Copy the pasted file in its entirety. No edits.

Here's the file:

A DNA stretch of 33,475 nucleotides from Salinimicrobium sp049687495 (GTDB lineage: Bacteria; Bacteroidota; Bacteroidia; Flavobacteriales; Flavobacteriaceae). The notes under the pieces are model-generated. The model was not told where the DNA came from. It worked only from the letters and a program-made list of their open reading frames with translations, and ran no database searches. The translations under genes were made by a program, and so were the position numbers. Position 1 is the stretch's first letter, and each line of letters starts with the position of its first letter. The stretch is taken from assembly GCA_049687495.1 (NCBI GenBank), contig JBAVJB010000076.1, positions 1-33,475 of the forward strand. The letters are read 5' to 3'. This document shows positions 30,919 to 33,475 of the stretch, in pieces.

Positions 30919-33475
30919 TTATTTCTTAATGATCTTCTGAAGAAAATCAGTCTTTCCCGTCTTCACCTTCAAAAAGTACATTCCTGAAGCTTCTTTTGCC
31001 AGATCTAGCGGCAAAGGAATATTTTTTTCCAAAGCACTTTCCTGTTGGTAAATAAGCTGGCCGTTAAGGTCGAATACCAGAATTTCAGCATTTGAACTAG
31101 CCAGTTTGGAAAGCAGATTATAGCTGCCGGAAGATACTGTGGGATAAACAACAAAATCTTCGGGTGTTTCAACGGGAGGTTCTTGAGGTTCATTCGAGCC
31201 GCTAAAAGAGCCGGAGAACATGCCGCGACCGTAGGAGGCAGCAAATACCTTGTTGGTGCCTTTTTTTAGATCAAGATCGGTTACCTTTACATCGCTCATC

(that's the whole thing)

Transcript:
A DNA stretch of 33,475 nucleotides from Salinimicrobium sp049687495 (GTDB lineage: Bacteria; Bacteroidota; Bacteroidia; Flavobacteriales; Flavobacteriaceae). The notes under the pieces are model-generated. The model was not told where the DNA came from. It worked only from the letters and a program-made list of their open reading frames with translations, and ran no database searches. The translations under genes were made by a program, and so were the position numbers. Position 1 is the stretch's first letter, and each line of letters starts with the position of its first letter. The stretch is taken from assembly GCA_049687495.1 (NCBI GenBank), contig JBAVJB010000076.1, positions 1-33,475 of the forward strand. The letters are read 5' to 3'. This document shows positions 30,919 to 33,475 of the stretch, in pieces.

Positions 30919-33475
30919 TTATTTCTTAATGATCTTCTGAAGAAAATCAGTCTTTCCCGTCTTCACCTTCAAAAAGTACATTCCTGAAGCTTCTTTTGCC
31001 AGATCTAGCGGCAAAGGAATATTTTTTTCCAAAGCACTTTCCTGTTGGTAAATAAGCTGGCCGTTAAGGTCGAATACCAGAATTTCAGCATTTGAACTAG
31101 CCAGTTTGGAAAGCAGATTATAGCTGCCGGAAGATACTGTGGGATAAACAACAAAATCTTCGGGTGTTTCAACGGGAGGTTCTTGAGGTTCATTCGAGCC
31201 GCTAAAAGAGCCGGAGAACATGCCGCGACCGTAGGAGGCAGCAAATACCTTGTTGGTGCCTTTTTTTAGATCAAGATCGGTTACCTTTACATCGCTCATC